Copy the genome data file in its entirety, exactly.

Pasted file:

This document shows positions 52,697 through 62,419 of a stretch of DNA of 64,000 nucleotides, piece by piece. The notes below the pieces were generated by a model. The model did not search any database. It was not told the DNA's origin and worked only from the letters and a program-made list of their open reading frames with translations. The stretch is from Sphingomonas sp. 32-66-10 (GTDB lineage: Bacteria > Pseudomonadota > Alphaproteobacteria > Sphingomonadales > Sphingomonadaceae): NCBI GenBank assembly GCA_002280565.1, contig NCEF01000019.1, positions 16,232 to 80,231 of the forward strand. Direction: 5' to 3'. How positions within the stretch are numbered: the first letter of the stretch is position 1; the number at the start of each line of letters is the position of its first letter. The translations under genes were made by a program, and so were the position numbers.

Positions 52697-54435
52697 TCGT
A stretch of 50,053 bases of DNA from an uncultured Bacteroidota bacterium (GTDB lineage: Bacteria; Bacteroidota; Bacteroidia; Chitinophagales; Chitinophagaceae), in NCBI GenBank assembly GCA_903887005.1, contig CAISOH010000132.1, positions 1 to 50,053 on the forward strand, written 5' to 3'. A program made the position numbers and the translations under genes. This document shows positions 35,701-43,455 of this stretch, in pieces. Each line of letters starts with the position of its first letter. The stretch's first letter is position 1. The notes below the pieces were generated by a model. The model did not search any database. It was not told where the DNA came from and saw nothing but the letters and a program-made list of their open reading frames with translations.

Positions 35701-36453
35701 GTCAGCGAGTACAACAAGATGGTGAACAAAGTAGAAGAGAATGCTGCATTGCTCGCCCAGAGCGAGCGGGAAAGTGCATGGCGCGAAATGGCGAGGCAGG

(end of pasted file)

This document shows positions 52,697 through 62,419 of a stretch of DNA of 64,000 nucleotides, piece by piece. The notes below the pieces were generated by a model. The model did not search any database. It was not told the DNA's origin and worked only from the letters and a program-made list of their open reading frames with translations. The stretch is from Sphingomonas sp. 32-66-10 (GTDB lineage: Bacteria > Pseudomonadota > Alphaproteobacteria > Sphingomonadales > Sphingomonadaceae): NCBI GenBank assembly GCA_002280565.1, contig NCEF01000019.1, positions 16,232 to 80,231 of the forward strand. Direction: 5' to 3'. How positions within the stretch are numbered: the first letter of the stretch is position 1; the number at the start of each line of letters is the position of its first letter. The translations under genes were made by a program, and so were the position numbers.

Positions 52697-54435
52697 TCGT
A stretch of 50,053 bases of DNA from an uncultured Bacteroidota bacterium (GTDB lineage: Bacteria; Bacteroidota; Bacteroidia; Chitinophagales; Chitinophagaceae), in NCBI GenBank assembly GCA_903887005.1, contig CAISOH010000132.1, positions 1 to 50,053 on the forward strand, written 5' to 3'. A program made the position numbers and the translations under genes. This document shows positions 35,701-43,455 of this stretch, in pieces. Each line of letters starts with the position of its first letter. The stretch's first letter is position 1. The notes below the pieces were generated by a model. The model did not search any database. It was not told where the DNA came from and saw nothing but the letters and a program-made list of their open reading frames with translations.

Positions 35701-36453
35701 GTCAGCGAGTACAACAAGATGGTGAACAAAGTAGAAGAGAATGCTGCATTGCTCGCCCAGAGCGAGCGGGAAAGTGCATGGCGCGAAATGGCGAGGCAGG